STOCKHOLM (Reuters) - Sweden has seen a decline in new COVID-19 cases and hospitalisations in recent weeks, the Health Agency said on Tuesday, though it warned it was too early to say if it represented a lasting slowdown.
Sweden, whose unorthodox pandemic strategy has placed it in the global spotlight, registered 9,779 new coronavirus cases since Friday, health agency statistics showed. The figure compared with 17,395 cases the corresponding period last week.
"It has started to come down in all age groups, although primarily among younger people," Chief Epidemiologist Anders Tegnell told a news conference. "We will see if it lasts."
Some 340 patients were being treated in intensive care on Tuesday, a decline of around 20 from last week, as hospitals continued to battle a second wave of the virus that has been of much the same magnitude as the deadly outbreak during spring.
The country of 10 million inhabitants registered 268 new deaths, taking the total to 10,591. The deaths registered have occurred over several days and weeks with many from the Christmas period being registered with a significant delay.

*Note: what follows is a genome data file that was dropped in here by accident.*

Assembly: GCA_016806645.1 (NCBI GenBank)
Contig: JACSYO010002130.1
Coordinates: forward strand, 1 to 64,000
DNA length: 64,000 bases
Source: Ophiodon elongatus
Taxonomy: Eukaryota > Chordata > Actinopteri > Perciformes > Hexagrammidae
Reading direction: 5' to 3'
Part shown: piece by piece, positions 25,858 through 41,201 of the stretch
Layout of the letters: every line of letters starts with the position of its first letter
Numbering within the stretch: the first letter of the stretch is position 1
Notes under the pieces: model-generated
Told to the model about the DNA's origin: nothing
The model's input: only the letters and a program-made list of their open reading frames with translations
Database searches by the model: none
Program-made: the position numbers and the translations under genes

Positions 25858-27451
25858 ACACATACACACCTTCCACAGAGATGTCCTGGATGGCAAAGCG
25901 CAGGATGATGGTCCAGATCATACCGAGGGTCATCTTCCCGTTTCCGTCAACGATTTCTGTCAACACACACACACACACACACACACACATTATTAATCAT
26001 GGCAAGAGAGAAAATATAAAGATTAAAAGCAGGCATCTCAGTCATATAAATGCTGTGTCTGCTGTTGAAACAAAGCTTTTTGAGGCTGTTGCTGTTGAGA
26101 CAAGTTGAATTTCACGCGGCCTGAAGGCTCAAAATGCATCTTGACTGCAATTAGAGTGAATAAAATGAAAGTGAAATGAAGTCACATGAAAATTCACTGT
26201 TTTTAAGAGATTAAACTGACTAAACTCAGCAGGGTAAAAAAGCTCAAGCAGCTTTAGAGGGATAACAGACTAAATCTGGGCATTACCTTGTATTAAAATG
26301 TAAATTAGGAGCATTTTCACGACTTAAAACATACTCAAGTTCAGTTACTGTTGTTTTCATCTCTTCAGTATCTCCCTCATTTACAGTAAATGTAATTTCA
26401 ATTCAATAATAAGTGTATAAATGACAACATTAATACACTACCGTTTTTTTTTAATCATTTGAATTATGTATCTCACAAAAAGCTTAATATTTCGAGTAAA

The Health Agency also said 147,000 doses of vaccine had been used as of the end of last week, equal to one dose for around 1.5% of the population. It said none of Sweden's 21 regions had reported any problems in administering the vaccine.
Sweden's death rate per capita is several times higher than that of its Nordic neighbours' but lower than in several European countries that opted for lockdowns.
(Reporting by Johan Ahlander, editing by Anna Ringstrom and Niklas Pollard)